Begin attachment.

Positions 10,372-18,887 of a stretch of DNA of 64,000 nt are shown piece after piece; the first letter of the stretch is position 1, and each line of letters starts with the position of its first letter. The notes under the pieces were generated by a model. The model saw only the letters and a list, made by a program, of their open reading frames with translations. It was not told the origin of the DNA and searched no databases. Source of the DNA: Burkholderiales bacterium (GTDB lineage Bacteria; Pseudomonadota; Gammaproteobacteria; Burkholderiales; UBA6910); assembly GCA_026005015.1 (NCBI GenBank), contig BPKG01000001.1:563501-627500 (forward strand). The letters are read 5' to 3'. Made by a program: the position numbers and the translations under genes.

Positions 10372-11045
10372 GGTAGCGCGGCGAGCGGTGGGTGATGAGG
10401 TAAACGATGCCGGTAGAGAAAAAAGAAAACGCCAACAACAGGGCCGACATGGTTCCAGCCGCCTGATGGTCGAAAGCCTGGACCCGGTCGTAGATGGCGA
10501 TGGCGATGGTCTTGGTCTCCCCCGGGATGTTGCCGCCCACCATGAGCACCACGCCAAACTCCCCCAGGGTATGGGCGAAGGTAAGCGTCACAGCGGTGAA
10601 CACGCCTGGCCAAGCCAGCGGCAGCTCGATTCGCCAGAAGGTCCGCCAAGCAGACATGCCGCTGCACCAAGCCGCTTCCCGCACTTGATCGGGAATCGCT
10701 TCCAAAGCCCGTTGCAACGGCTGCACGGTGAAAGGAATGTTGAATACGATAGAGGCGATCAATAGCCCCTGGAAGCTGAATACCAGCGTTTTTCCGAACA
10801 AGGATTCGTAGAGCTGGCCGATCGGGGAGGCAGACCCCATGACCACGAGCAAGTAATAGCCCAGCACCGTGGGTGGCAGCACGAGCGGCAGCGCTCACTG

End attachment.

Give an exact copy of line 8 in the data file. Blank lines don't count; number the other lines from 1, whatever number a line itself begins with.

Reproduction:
10801 AGGATTCGTAGAGCTGGCCGATCGGGGAGGCAGACCCCATGACCACGAGCAAGTAATAGCCCAGCACCGTGGGTGGCAGCACGAGCGGCAGCGCTCACTG